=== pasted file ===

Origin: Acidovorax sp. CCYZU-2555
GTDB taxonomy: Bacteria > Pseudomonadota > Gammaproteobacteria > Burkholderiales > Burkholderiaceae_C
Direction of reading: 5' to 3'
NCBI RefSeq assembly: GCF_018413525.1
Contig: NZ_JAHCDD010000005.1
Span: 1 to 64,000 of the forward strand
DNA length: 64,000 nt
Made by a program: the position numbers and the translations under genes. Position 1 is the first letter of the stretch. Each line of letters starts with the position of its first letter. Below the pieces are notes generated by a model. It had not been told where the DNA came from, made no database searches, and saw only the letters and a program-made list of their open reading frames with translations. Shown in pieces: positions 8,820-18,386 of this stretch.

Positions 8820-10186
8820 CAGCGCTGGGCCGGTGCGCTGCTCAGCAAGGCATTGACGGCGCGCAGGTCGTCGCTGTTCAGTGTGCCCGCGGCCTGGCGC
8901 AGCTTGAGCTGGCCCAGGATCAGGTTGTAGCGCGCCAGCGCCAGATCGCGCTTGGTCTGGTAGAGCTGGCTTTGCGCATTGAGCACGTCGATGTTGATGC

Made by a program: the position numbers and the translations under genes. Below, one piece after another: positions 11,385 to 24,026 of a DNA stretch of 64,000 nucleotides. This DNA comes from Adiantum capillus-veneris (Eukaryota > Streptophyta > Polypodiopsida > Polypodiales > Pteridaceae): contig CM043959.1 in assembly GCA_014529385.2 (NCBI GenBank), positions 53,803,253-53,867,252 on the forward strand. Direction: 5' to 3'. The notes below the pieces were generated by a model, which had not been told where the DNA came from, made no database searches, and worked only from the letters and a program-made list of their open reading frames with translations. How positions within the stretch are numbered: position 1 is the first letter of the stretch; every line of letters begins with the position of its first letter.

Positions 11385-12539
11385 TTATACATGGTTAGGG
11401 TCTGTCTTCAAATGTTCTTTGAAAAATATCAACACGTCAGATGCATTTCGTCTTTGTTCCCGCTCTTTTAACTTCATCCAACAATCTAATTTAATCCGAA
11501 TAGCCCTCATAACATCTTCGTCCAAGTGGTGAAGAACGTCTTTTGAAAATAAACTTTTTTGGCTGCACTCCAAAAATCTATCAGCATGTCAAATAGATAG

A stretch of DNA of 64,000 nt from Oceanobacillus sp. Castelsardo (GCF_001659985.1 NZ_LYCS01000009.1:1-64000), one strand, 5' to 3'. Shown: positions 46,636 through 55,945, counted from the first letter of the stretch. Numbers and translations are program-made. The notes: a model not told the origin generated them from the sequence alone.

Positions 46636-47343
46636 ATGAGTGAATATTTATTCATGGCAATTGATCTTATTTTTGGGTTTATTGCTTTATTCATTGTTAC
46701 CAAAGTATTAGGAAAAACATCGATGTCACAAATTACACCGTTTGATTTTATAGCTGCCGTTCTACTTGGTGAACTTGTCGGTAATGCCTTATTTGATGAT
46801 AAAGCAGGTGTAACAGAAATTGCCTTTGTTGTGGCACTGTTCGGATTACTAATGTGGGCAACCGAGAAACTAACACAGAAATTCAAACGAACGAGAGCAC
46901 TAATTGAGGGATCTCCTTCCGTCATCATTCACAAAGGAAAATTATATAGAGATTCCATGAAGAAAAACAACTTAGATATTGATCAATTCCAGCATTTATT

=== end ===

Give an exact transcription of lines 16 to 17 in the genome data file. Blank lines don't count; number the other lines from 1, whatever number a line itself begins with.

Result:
11501 TAGCCCTCATAACATCTTCGTCCAAGTGGTGAAGAACGTCTTTTGAAAATAAACTTTTTTGGCTGCACTCCAAAAATCTATCAGCATGTCAAATAGATAG

A stretch of DNA of 64,000 nt from Oceanobacillus sp. Castelsardo (GCF_001659985.1 NZ_LYCS01000009.1:1-64000), one strand, 5' to 3'. Shown: positions 46,636 through 55,945, counted from the first letter of the stretch. Numbers and translations are program-made. The notes: a model not told the origin generated them from the sequence alone.